Employment Update May 2009: Employee status

14 May 2009

Employment Group

When can shareholders also have employee status?

When a company goes into insolvent liquidation, its employees are given a limited degree of protection from the immediate adverse financial consequences for them as individuals. Under section 182 of the Employment Rights Act 1996, the state will pay arrears of pay for up to eight weeks, notice pay, up to six weeks unpaid holiday pay and any basic award payable as compensation for unfair dismissal. In the recent case of Secretary of State for Business Enterprise and Regulatory Reform v Neufeld & another, the Court of Appeal has set out rules to govern when a director or controlling shareholder might have employee status so as to be able to claim these rights.

The claimant must be an employee.

In one of the cases considered by the Court of Appeal, the claimant was a controlling shareholder of the company, had given personal guarantees for the company and lent money to it. However, he was also a working director. Although he had no written contract, he was on the payroll and paid tax and National Insurance as an employee.

The other case concerned a “one-man” company. The claimant held 100% of the company’s shares and was the sole director. He paid himself a weekly salary and paid tax and NI as an employee.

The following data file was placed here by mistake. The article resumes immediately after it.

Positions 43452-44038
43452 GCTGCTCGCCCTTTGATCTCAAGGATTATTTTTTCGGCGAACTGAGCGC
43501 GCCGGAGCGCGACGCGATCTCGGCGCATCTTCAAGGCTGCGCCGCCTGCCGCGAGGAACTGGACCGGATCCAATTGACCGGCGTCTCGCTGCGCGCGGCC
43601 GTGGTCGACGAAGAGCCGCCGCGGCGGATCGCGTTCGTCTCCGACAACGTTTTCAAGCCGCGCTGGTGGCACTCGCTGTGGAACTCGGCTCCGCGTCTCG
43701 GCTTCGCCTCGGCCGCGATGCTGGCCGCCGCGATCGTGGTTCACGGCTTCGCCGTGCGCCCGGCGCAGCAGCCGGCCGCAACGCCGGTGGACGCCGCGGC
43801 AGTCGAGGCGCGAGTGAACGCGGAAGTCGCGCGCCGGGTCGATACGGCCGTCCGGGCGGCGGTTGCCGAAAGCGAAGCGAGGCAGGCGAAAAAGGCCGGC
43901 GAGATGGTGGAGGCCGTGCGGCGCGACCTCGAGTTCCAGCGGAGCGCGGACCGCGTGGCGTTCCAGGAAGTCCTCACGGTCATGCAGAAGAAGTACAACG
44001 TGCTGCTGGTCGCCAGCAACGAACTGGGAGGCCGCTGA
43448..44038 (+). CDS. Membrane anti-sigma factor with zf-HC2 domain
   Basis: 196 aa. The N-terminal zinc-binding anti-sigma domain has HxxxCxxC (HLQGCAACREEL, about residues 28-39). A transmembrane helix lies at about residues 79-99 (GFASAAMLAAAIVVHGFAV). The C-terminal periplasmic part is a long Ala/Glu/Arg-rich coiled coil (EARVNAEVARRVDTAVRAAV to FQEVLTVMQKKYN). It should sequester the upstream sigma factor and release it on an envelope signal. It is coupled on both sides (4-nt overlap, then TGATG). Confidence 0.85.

The Court of Appeal decided that both men had employee status. It said that it is irrelevant whether the individual has provided personal guarantees or loans for the company's benefit. There are only two tests -

  • Is there a genuine contract between the individual and the company or is it a sham? (using the test recently set out by the Court of Appeal in the Protectacoat Firthglow case); and

  • If there is a contract, is it a contract of employment or (e.g.) a contract for services, where an individual director is paid director's fees but does not have the rights or obligations of an employee?

Point to note –

  • The Court of Appeal stressed that each case will depend on its facts. In this case it had been accepted that the employment contracts were not ‘shams’. In another case the court might have taken a different view.